Urban and suburban geographies of ageing

Call for papers for two papers sessions at the RGS/IBG Conference, sponsored by the Urban Geography Research Group and the Geography of Health Research Group.


  • Bettina van Hoven (Cultural Geography Department; Faculty of Spatial Sciences; University of Groningen; The Netherlands)
  • Debbie Lager (Cultural Geography Department; Faculty of Spatial Sciences; University of Groningen; The Netherlands)
  • Chiara Negrini (School of Geography, Geology and the Environment; Faculty of Science, Engineering and Computing; Kingston University; Kingston upon Thames)
  • Tim Schwanen (School of Geography and the Environment, University of Oxford)

We seek to organise two sessions to explore the relationships of older people and ageing with place, with a particular focus on urban and suburban environments. Up till now, research in the field of ageing and place has been dominated by social and environmental gerontologists. Recently, Schwanen et al. (2012) advocated a more ‘sustained engagement’ with ageing from geographers in order to draw attention to the different spatial configurations of old age and the socio-spatial inequalities in later life. These socio-spatial inequalities stem from a complex interplay of the social and material environment and the biological and psychological aspects of the ageing body (see e.g. Ziegler, 2012). Research on ageing in urban environments has highlighted the exclusionary processes to which older adults can be subjected, such as the obstacles for everyday mobility and the challenges of everyday life in deprived urban neighbourhoods (see e.g. Smith, 2009; Buffel, 2013). However, it has also been acknowledged that older people can make active and important contributions to their community and can make their (urban) neighbourhood and home into a place that evokes positive experiences and attachments.

Arguably, however, the vast majority of older people in the near future will age-in-place in suburban areas rather than live in densely populated urban centres. Whilst historically not developed for older people, suburban areas are now being (re)designed and (re)organised to meet the material and social needs of their older residents (e.g., through the implementation of integrated service areas – ISAs). Given the policy relevance of this trend, further research is needed with regard to how ageing-in-place in suburban neighbourhoods is experienced and what the socio-spatial implications of these environments are for its older population.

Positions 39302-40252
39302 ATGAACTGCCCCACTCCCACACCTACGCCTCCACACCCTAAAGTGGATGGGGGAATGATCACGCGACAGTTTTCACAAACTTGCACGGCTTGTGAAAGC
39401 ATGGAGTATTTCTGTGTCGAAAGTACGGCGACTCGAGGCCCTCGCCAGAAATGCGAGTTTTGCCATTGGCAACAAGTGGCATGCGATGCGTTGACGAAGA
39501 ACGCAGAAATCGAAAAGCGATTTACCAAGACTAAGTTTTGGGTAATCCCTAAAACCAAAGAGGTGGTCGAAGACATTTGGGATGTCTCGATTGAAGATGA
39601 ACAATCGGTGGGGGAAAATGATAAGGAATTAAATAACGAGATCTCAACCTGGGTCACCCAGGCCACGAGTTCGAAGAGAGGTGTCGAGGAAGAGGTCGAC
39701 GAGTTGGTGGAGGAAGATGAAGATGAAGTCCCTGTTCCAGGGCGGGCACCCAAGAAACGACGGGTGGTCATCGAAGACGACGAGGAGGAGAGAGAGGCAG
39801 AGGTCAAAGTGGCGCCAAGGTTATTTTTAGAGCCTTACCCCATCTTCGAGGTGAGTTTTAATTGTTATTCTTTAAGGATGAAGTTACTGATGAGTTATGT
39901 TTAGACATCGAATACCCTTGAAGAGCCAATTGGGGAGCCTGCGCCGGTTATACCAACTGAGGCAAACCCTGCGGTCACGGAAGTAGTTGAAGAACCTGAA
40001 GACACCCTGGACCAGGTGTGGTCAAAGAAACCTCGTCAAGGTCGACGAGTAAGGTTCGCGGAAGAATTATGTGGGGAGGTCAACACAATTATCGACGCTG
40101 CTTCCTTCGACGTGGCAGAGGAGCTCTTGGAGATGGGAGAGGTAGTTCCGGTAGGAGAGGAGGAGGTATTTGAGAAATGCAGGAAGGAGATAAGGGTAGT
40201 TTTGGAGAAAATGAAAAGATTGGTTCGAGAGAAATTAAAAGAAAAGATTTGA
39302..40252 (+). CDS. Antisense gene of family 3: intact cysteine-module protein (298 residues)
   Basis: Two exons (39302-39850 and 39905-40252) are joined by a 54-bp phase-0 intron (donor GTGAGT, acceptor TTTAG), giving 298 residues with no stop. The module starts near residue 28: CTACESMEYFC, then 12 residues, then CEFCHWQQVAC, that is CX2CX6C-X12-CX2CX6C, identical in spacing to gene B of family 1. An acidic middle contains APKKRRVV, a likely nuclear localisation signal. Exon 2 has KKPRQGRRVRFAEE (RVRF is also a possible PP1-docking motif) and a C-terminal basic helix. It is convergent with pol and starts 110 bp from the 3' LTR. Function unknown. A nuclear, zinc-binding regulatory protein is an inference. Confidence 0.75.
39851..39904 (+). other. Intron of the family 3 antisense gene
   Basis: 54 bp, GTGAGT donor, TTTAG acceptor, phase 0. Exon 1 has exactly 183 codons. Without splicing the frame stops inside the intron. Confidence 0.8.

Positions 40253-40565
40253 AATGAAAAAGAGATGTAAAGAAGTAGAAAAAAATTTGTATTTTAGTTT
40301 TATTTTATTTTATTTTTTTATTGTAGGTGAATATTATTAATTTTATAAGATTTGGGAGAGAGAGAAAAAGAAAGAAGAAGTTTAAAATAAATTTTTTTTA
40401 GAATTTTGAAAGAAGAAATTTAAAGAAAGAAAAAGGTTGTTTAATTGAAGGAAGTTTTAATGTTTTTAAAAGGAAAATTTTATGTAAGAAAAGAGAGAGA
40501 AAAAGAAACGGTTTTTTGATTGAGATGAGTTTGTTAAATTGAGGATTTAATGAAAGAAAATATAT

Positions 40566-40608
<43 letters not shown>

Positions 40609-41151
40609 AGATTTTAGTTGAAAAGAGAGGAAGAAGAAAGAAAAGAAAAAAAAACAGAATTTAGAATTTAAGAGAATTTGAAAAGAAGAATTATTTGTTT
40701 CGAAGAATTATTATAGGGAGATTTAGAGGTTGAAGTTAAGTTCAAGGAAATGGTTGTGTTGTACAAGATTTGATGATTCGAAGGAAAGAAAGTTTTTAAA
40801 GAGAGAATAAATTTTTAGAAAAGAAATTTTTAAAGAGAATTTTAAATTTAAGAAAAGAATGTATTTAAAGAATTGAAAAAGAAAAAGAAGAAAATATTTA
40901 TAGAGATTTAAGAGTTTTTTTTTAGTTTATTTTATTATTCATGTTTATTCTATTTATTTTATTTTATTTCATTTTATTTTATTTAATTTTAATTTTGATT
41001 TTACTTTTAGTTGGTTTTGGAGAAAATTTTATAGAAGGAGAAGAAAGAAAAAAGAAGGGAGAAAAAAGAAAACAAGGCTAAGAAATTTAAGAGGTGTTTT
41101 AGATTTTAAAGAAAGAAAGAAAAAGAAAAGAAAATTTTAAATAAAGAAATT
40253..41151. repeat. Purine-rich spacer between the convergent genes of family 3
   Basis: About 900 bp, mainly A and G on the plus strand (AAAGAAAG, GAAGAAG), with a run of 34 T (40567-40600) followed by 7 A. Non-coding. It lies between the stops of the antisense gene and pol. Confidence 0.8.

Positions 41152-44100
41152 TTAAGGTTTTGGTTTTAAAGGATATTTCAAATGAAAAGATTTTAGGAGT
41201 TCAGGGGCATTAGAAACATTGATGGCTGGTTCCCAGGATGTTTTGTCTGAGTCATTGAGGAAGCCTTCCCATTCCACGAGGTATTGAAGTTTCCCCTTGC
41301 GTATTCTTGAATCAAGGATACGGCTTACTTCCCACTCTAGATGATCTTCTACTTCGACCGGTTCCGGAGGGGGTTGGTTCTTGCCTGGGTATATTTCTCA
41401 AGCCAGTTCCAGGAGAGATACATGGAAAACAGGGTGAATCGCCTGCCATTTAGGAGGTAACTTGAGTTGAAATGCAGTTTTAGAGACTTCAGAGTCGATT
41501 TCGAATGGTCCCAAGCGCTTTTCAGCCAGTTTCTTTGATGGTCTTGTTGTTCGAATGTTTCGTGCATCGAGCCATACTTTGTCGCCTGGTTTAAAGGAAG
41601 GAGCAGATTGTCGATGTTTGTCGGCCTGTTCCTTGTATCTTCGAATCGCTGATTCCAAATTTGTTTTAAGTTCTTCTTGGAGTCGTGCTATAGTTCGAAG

We encourage papers that investigate the multiple relationships between ageing and the urban and suburban environment, with particular attention to:

  • Intersections of age with gender, ethnicity, class, sexual orientation and other forms of social identification and exclusionary processes related to these intersections;
  • Theoretical advancement within the field of ‘geographies of ageing’;
  • Participatory methodologies and ethical considerations relating to this type of research;
  • Contributions of older people to their local community;
  • Meanings, experiences and emotions related to ageing-in-place; and
  • Planning processes that make cities and suburbs more age-friendly and the role of older people herein.

Abstracts (max. 200 words) should be submitted by 10th February 2014 to Chiara Negrini (c.negrini@kingston.ac.uk) and Debbie Lager (d.r.lager@rug.nl).

Spatialities of Ageing

The last weeks have been very busy, preventing me from writing new posts. However, last week a themed issue of Geoforum that I co-edited was published on the geographies of ageing. It contains an article about independent mobility in later life that I wrote about previously, but here I want to draw attention to the introductory piece in which we — Irene Hardill, Susan Lucas and myself — argue that (a) geographers should pay more attention to ageing and old age, and (b) the body and (spatio)temporality in conjunction with ageing should be theorised more explicitly. We argue that (geographical) scholarship on old age has generally found it difficult to strike  the right balance between the social/cultural and biological/physiological of embodiment in later life and to consider the spatiotemporality of ageing in all its facets. Drawing quite strongly on the writings of Deleuze, we suggest that his understanding of the body could usefully inform geographical scholarship on old age and that ageing and space are best thought of as  ‘entwined becomings’ — processes that evolve in close reciprocity with each other and that result in different dynamics in the experience and meaning of old age in different places. Sounds abstract? In the article we illustrate thes epoints with more concrete examples, drawing among others on the papers included in the themed issue